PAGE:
‘Thank you, Gruff. I will never let it happen that you have cause to regret this.’

It was an empty promise, but it was made anyway.

017. Something Happens

The fall into the bottomless pit of some hell, that was how he framed it. They were still being impelled through this featureless place, no idea of how fast or far they had travelled. He sensed that Zaire was some distance behind him, almost like he were being pulled on an umbilicus strung between the two of them.

‘Where are we going?’ he asked the nothingness. He got no response. He was surprised his mind had not broken yet, and he wondered how Zaire was fairing. Zaire had come out to the station a few times – they liked the anchors to be familiar with what their partners were working with … but looking at the process from outside was very different to daily dealing with the stuff of the Unscripted Realms. Being confronted with this much formlessness required a strong constitution; everyone in the Outliers was given rigorous psychological evaluation, as were Anchors, but anchor training was different.

Suddenly the sense of moving ended, the feeling that the umbilicus attached to Zaire slackened, prepared him for the moment when Zaire bumped gently into him. thankfully he looked to be in pretty good shape.

‘Where are we, Bolus? Do you have any idea?’

‘No, but the fact we’ve stopped suggests we may have arrived somewhere.’

‘It all looks the same to me.’

‘Me too.’

‘Spoken to whatever brought us here?’

‘No, it spoke once, but silence the whole way.’

‘How far into this space are we?’

‘I have no clue. Given the speed we were travelling and the amount of time we were travelling, if the physics even work the same out here, we may be pretty deep into this territory.’

A small light came on, and they appeared to be in a room. Then they were seated in chairs. The space was configuring itself, refining itself, as if the controllers of this space were pulling archetypes from their memories, tuning the space to something more comfortable. A figure began to form in the corner of the room … tall, slender, muscled, shiny black insectile carapace – it stretched and moved towards them like it wasn’t quite acquainted with the process of walking.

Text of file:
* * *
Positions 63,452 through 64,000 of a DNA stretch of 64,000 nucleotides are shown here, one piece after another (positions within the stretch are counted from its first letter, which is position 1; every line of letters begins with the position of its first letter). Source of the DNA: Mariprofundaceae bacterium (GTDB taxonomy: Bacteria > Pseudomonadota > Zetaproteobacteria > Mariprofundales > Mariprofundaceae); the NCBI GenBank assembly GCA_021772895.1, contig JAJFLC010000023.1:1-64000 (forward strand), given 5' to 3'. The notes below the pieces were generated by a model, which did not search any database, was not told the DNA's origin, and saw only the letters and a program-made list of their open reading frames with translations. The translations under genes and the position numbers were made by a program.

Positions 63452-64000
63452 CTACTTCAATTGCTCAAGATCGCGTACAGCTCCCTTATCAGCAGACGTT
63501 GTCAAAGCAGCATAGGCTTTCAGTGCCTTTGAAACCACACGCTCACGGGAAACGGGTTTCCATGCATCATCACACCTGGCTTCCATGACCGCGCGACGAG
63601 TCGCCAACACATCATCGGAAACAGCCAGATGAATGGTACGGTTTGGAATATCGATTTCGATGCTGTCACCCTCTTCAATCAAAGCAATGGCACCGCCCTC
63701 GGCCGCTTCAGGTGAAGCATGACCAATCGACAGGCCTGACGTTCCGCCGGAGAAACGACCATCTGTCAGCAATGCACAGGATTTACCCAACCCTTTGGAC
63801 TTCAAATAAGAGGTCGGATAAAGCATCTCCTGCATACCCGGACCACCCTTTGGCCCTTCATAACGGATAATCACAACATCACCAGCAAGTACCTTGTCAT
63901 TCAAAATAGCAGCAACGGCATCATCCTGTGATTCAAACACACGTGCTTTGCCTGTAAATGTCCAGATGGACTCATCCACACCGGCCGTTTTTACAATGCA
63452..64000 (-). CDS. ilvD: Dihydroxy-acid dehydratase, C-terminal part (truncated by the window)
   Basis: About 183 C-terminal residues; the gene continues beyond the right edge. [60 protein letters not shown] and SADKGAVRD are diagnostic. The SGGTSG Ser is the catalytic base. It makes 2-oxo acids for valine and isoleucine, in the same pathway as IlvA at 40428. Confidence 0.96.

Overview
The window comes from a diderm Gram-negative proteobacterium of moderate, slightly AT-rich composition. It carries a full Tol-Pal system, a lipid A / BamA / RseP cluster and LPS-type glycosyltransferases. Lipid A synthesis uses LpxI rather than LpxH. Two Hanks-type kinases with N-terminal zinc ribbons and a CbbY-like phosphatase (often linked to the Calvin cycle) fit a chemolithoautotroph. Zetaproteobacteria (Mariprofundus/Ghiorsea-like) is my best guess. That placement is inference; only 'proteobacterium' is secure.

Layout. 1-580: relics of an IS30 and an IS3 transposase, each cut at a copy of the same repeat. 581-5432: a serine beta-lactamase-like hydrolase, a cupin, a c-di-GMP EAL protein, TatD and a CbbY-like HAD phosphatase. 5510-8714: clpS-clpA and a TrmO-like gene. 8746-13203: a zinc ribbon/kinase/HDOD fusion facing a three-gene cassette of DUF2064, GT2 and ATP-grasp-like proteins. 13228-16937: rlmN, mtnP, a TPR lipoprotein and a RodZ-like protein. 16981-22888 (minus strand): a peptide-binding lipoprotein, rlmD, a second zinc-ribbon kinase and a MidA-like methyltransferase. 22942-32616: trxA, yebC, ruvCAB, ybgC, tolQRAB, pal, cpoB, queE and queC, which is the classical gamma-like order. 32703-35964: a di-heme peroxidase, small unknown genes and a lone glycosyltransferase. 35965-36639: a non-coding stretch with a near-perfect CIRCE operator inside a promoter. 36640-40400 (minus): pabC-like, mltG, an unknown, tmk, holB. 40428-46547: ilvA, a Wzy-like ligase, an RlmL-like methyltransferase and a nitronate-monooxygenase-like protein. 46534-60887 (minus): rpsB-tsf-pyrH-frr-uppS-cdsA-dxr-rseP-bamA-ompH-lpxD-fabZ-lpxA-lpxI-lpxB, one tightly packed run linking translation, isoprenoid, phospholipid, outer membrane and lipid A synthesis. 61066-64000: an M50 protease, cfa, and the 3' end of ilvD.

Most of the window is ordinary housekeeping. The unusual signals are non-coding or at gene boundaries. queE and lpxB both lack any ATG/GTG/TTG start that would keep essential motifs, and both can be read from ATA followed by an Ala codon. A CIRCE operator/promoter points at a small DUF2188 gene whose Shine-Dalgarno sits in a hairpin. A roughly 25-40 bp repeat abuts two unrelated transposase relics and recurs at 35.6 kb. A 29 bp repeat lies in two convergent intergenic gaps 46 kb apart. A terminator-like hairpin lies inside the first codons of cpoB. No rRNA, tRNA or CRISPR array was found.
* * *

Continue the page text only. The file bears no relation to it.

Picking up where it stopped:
Bolus went to speak, but the creature raised a hand to silence him. It’s hand was large and it placed it over his entire face, and he dropped into unconsciousness as some kind of pulse moved through his body. The same action was repeated with Zaire.

The creature raised its hands and the bodies of the two men rose from their chairs, it brought them together, they were right up against each other, chest to chest. And then the creature fused them.

The man that awoke was confused, vacillated between both identities he had been, trying to fight against the sensation that he had become something and someone new.

‘What did you do to us?’

‘We fixed you. We are one, as is correct – you were separated into two, which is incorrect.’

‘But we were separate beings. individuals.’

‘Not how it is supposed to be – you were connected, we saw that this needed to be enhanced. This is not reversible.’

‘But who am I?’

‘We do not know — who are you?’

Hinterland Interlude

It is said that in the beginning before the Immaculate Author and the Inviolate Narrative, that the language of the universe ran untrammelled; uncontrolled. The elders told of how order was brought into everything and everything rejoiced at the order. Who brought it? The Group – that was all they were and ever had been known as. The Group came from outside and they claimed they had been tasked with the management of fledgling realities … they knew so much and possessed technology far beyond anything any being had seen before; they seemed trustworthy; they seemed like an answer to a question no one had even known they needed to be asking.

Some said the freely sung song was beautiful and that it promised so much; that its scope was unlimited; that it could be anything. That it was a river that had now been dammed and tamed – that it had been polluted. From free-flowing current to being locked in a circuit.

Earlier than the singing was the formless chaos, which remained in the form of the unscripted realms, and it was decreed that it was territory to be conquered. But at one point both the written and unwritten parts of this reality, so they said, had coexisted in a co-dependency that no one now would have believed possible.

The Group were their source of information about the nature of reality, and reality was policed per their policies. Few met the Group; few knew what they actually were, or where they actually came from … outside was more than a little vague. They trusted them though. Felt that they should be trusted and that they had their best intentions at heart, but who really knew?